I have a Facebook friend. I have never met my friend in proper, real, actual life. That’s so common with many of my Facebook friends.
However, this particular friend has had a life different to most. Different in one sense but for Aboriginal and Torres Strait Islander Australians, my friend has a shared experience with so many people of our age.
The day was “Harmony Day”. A day that celebrates social cohesion, equality and our sense of ‘fair go’. So why has this friend felt the need to share life experiences and mistreatment on such a day?
The current Federal Government, led by the Prime Minister Malcolm Turnbull, to change the Racial Discrimination Act 1975 Section 18C – Section 18C of the Racial Discrimination Act 1975 deals with offensive behaviour “because of race, colour or national or ethnic origin” in Australia. He is determined to change the Act. He is bowing to pressure within his conservative, not progressive Party, by the backbenchers to make such changes. Those backbenchers range from extreme right wing Queenslanders to outdated, ‘flat world view’ South Australians. Sorry, my anger and race is showing by writing such comments about this attack on Aboriginal people as the deplorable acts by a deplorable system still taints all of our lives.
One time ago, we heard yelled from a crowd thirty rows back, “get over it”, “move on” but today, we get that reply on many social media profiles who hide with dubious names and cartoon filled photos.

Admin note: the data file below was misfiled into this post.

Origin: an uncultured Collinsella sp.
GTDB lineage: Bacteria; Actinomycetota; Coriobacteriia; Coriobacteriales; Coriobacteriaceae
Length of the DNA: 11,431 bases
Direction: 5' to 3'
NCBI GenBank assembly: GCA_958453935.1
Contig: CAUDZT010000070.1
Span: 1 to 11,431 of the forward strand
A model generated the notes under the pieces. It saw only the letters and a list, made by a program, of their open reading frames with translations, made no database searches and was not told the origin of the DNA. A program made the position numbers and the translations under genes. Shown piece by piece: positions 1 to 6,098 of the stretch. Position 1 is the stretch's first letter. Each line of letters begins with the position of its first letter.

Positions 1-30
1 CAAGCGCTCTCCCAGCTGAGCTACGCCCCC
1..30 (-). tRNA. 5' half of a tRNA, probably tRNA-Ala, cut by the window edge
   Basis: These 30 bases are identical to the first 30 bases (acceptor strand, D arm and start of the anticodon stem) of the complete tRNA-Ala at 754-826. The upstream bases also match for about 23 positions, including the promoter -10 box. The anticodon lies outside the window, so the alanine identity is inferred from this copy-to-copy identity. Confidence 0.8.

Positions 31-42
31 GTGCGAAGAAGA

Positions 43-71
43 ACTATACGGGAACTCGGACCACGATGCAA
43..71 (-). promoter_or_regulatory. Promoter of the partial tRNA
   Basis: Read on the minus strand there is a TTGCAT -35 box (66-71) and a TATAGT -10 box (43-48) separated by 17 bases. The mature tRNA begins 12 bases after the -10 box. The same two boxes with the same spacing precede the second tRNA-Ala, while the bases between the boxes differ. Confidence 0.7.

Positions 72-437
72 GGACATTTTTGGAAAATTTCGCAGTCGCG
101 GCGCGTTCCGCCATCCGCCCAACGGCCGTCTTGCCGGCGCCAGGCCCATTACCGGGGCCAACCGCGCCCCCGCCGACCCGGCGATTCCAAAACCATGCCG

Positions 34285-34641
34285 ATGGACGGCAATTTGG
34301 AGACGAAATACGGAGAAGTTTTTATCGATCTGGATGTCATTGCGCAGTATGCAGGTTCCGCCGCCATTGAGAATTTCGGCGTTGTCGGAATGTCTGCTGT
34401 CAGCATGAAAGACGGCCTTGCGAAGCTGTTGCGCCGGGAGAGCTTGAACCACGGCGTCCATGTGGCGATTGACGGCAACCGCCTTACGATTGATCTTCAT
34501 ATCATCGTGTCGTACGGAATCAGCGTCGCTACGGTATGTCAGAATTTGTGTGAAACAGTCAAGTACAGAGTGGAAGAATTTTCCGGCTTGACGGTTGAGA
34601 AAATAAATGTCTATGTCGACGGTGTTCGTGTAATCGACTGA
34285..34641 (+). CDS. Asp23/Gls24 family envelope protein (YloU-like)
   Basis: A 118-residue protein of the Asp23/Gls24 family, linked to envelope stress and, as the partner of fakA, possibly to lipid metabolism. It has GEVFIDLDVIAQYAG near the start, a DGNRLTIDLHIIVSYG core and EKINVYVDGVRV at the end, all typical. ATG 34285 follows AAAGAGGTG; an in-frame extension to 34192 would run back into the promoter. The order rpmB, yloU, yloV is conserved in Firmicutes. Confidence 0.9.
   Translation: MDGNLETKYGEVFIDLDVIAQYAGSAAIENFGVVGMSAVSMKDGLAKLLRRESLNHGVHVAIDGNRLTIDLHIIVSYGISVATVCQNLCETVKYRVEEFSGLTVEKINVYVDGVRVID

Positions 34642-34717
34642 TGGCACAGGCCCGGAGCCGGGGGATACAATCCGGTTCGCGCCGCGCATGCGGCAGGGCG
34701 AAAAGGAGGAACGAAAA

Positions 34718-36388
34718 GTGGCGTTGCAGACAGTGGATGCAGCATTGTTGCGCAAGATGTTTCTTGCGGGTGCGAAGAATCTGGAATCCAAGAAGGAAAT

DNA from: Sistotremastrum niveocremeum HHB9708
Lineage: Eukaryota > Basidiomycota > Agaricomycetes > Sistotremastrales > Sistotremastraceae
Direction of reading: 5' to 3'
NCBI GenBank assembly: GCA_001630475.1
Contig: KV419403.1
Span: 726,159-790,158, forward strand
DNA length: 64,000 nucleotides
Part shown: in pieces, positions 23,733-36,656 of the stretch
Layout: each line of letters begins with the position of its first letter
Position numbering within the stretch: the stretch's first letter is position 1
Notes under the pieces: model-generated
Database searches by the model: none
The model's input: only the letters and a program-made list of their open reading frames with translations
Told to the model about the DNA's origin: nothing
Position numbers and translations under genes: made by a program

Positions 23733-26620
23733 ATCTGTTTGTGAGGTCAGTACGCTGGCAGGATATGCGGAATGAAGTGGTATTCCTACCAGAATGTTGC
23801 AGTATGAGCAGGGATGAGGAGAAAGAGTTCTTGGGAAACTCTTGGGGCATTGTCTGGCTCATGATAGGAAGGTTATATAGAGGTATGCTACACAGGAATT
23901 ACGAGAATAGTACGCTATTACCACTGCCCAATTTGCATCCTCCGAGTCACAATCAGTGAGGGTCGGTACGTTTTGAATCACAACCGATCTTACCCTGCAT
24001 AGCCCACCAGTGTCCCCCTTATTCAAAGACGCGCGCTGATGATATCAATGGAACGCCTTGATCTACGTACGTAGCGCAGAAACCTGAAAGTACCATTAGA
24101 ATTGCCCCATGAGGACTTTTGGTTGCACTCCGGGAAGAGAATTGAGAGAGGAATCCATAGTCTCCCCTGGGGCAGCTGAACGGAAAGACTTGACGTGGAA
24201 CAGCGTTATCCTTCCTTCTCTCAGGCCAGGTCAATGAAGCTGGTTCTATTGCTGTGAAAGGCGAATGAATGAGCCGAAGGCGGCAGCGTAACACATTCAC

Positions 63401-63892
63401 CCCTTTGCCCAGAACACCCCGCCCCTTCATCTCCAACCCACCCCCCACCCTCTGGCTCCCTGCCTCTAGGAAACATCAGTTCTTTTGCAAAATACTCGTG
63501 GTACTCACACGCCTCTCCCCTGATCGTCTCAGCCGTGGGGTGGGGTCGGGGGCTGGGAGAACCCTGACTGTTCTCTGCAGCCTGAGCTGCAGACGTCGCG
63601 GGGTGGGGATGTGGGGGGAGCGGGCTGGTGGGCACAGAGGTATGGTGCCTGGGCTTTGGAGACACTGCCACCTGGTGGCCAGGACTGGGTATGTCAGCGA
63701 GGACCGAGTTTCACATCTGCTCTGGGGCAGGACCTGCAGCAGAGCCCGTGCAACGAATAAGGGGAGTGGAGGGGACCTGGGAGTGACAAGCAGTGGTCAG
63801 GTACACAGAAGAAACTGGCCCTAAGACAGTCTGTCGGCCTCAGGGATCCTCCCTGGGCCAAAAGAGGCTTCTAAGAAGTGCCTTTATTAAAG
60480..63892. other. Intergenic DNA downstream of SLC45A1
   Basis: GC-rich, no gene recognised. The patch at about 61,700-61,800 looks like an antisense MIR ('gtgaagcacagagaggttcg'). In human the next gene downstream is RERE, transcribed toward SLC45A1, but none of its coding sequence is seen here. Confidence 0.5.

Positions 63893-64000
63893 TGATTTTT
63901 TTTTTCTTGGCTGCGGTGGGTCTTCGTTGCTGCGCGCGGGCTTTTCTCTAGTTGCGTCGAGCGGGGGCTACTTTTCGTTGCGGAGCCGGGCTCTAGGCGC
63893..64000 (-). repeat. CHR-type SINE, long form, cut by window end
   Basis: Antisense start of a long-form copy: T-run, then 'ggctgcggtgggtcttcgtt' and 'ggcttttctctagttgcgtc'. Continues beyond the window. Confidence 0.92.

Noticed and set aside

Such brave people.
Sorry it’s showing again.
So instead of rambling on with amounts of frustration and a tirade of typing to overload my blood pressure, I will show some of my Facebook friends actual life. The treatment. The suffering, the life. The reality of why we need the protection of 18C in the Racial Discrimination Act 1975.
Ironically, I will need to put a warning on the following as it will contain offensive language. Strong language. Disgraceful language.
Her postings on social media on Harmony Day were as follow – sorry a reminder. This is one persons life. A woman. A victim and a mother unveiled to you:
” when I lived in Campbelltown and was being bashed in the backyard by my ex with a shovel and bottle. To which I found the strength to jump the fence and escape, very beaten and bloodied, I ran to my friends house and she called the police. The white neigbours in the townhouse looking down on the incident, told one of my friends, “geez, she put up a good fight. ”
” when I lived in Redfern or wanted to get a cab from Redfern or dropped off at Redfern, to this day, I have never been able to get a cab. “
” when my son started kindergarten, he came home with a black eye, an older child had bashed him, because he was Aboriginal. Ever sat with a child who is traumatised and doesn’t want to go back to school? “
” when I was growing up, racism and hatred was normalised and acceptable, until the introduction of the Anti Discrimination Act and the Racial Discrimination Acts in 1975. “